The Right to Riot
Renowned Australian artist Luke Cornish, who works under the alias ELK, joined NextStreet Art Gallery last night for a live demonstration of his mural work. Before the performance, we had the opportunity to sit down with him to better understand the intention behind his work. His piece, based on Delacroix’s La Liberté Guidant le Peuple (1830), captures his perception of the modern “French spirit”, particularly with reference to the Gilet Jaune movement. What started as a grassroots citizens protest against the fuel tax, has escalated to a wider anti-government sentiment. As an outsider, ELK attempts to document what makes this movement pertinent on a global scale, and what it means to have the right to riot.
1789 remains one of the most politically, socially and artistically influential dates in the history of France. The tumultuous six years that followed the storming of the Bastille, involved a violent dismantling of the monarchy. The timeline of events that occurred during this period is eerily similar to the protests taking place in modern day Paris, albeit disguised with modern apparel and weaponry. The formulaic tradition of protesting see\ms to be a part of French culture; everyday citizens rising up to fight for better living conditions. However, the development of technology has enabled the acceleration of this trend throughout time. In our current global climate, the need for change is an epidemic reaching further than the streets of Paris. This is the quest for liberty that ELK is trying to capture with his work.
Cornish, originally from Canberra and working predominantly out of Sydney, takes his love for street art around the world. He has travelled to countries such as Syria and Lebanon to work with those faced with the crisis of liberty on a daily basis. Having experienced it himself, ELK was inspired to create a series about the human plight. He often says that being an artist is akin to being an investigator: someone who sheds light on what plagues society, and documents it in order to change the status quo. Upon arriving to Paris and witnessing the Gilet Jaune uprisings, ELK found similarities with other experiences around the world. He concluded that the notion of society’s inability to put up with injustice, is a cyclical entity.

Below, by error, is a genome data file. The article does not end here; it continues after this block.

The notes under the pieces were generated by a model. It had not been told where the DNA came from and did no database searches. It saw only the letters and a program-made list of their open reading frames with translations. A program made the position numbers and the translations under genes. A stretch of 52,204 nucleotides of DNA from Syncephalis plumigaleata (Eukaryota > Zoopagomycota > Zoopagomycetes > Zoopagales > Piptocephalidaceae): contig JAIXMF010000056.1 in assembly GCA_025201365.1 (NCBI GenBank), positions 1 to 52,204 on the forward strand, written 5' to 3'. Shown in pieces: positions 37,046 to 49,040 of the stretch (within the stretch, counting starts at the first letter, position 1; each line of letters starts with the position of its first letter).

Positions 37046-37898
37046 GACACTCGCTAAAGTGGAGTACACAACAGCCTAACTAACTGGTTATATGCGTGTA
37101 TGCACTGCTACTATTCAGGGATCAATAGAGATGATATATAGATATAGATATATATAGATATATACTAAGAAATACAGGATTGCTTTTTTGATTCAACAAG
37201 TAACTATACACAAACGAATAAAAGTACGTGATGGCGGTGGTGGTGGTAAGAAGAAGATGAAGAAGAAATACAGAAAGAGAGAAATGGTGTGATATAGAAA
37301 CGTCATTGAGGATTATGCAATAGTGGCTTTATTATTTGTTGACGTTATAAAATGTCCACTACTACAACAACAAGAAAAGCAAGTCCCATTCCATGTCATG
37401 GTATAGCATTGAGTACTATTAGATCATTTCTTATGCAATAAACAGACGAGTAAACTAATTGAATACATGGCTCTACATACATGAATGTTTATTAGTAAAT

His artwork utilizes classical imagery as a vehicle to parallel modern phenomena with the age-old struggle for justice. When comparing La Liberté Guidant Le Peuple to Cornish’s mural work, we see an evolved France; a diverse selection of protagonists representing todays bourgeois population. The bright yellow vests serve to highlight the desire for equal platform and opportunity. As he works, Tourists and Parisians pause outside NextStreet to ponder the implications of the piece. When something so violent and pertinent is placed on a canvas- it becomes a struggle of the mind more than one of the streets for a brief time. This is a fascinating dynamic that ELK works to uncover.
When asked about his process, Cornish starts by clarifying that his job, as an artist, is to hold a mirror up to society. This is a solitary position to be in, but necessary by nature. It is one that requires patience, an open mind and somewhat of an obsessive need to understand and document. The result of this is evidently reflected in his thought-provoking work, that we are proud to host at NextStreet gallery. We are curious to see how the mural might start a further dialogue around what it means to have the right to riot, on a global scale.